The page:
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Island Aviation

Island Aviation (1057)

PHILIPSBURG, St. Maarten - So far, Cuba has dominated the headlines in 2016: first, the Department of Transportation opened bidding for new commercial routes into Cuba.

Then President Obama announced that he would become the first sitting president in 88 years to visit Cuba. Coinciding with this week’s state visit are also both a Major League Baseball game and a Rolling Stones concert. Altogether, it’s quite the cultural watershed moment.

So what do these rapid developments mean for the travel industry? In this two-part series, we use Sabre data to explore how the ecosystem of travel to Cuba could develop over the next year.


Airlines apply for routes

Earlier this year, the Department of Transportation opened applications for U.S. carriers to fly into Cuba. Up to 110 scheduled daily flights are available for officially sanctioned commercial flights to Cuba’s ten airports, including 20 daily flights into Havana’s José Martí International Airport. Airlines eagerly filed applications to fly non-charter flights to Cuba. Alaska, American, Frontier, Spirit, Sun Country, United, JetBlue, Southwest, and Delta are the biggest brands angling for a fixed number of routes.

American Airlines flew 1,200 charters last year to Cuba, while JetBlue also flies charters to Cuba. The government has not said whether those already operating in Cuba will have an advantage in the bidding process. To be considered, airlines must submit details of the proposed routes, such as aircraft type and a prioritized list of origin cities.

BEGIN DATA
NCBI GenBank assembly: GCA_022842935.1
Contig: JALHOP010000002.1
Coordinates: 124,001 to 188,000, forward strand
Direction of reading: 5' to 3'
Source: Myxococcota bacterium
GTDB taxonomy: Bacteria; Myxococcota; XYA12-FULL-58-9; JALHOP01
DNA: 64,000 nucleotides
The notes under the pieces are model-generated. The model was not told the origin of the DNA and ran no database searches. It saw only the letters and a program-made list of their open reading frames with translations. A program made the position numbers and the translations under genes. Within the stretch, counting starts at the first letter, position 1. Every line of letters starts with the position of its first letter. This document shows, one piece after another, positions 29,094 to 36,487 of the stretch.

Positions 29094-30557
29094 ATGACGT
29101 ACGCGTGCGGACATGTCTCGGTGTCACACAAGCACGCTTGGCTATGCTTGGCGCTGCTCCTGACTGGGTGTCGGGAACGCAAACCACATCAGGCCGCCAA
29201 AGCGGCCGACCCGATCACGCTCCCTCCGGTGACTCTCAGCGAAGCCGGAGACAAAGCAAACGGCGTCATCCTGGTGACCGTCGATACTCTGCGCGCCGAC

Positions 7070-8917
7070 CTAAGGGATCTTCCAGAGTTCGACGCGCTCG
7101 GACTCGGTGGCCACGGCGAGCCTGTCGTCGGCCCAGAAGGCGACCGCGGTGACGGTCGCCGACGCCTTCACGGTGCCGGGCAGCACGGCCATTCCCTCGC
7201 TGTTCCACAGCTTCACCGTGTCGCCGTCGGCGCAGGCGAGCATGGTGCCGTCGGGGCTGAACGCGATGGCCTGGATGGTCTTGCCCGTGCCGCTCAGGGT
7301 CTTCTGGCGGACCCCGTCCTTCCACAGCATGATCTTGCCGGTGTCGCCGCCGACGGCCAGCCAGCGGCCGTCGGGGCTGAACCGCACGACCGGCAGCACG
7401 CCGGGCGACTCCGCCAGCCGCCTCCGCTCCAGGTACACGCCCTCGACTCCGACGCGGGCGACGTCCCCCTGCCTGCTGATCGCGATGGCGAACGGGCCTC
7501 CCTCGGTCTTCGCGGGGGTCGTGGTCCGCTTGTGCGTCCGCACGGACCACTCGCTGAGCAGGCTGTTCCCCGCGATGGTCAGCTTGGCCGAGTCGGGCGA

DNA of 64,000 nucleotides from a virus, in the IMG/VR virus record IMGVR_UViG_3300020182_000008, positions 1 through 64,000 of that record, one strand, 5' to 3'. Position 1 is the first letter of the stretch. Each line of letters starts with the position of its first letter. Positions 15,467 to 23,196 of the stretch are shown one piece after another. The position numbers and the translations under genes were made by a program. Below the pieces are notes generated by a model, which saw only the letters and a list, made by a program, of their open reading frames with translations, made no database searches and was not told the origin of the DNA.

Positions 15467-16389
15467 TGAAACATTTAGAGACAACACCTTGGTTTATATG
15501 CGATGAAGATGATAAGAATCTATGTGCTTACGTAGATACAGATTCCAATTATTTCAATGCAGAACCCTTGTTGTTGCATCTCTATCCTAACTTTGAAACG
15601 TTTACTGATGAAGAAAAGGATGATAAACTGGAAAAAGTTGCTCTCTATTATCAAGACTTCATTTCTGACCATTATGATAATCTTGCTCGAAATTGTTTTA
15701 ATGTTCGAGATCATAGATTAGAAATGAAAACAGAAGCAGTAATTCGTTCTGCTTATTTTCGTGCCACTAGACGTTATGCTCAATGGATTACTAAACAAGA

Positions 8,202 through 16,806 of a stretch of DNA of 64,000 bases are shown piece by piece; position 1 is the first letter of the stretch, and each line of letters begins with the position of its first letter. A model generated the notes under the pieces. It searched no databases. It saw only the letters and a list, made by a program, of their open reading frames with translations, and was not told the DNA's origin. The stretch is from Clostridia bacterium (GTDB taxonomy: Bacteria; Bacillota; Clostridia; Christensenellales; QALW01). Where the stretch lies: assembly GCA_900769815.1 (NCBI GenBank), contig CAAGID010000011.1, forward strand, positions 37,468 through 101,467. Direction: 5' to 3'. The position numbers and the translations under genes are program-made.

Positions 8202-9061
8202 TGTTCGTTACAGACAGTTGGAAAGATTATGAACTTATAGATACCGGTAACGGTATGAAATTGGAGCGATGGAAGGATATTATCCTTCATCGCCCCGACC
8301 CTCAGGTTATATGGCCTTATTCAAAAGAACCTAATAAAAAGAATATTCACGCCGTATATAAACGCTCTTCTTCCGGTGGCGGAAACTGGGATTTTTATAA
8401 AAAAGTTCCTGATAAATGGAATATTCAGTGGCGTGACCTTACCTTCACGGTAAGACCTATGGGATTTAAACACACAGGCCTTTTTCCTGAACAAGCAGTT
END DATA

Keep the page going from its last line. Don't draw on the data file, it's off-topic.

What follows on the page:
In a statement toBloomberg BusinessWeek, JetBlue’s SVP of government affairs Rob Land, highlights how competitive this process already is:

I think it’s safe to say that the Havana market application pool will be oversubscribed.

Land’s statement is indeed correct: U.S. carriers applied for about 50 daily flights to Havana from various hubs, far more than the 20 allotted slots. The breakdown of daily scheduled flights reveals significant bids from American, JetBlue and Southwest.


Cuban-American populations

Airlines are clearly eager to serve the 77% increase in Americans arriving to Cuba in 2015, a year that saw a total of 161,000 American arrivals according to theCaribbean Tourism Organization.

BusinessWeekalso highlighted some of the likely metrics for regulators, saying that “the size of a city’s Cuban-American population, along with which routes are most conducive to business travel and other commercial engagement with the island” will be prioritized. The airlines serving the cities below are likely to have a leg up in the selection process.

This critical information supports some of the airlines’ applications for a sizable share of the daily flights to Havana. For example, American argues that its strong hub in Miami is ideally suited to serve that area’s significant Cuban-American population.

Travel to Cuba opens up – but from which cities?

Amidst the backdrop of his historic trip, President Obama furthereased travel restrictionsto Cuba. Americans can now travel to the island if the trip is declared a cultural visit. This includes activities such as visiting art museums, learning about the Cuban people, taking in art or even watching a baseball game.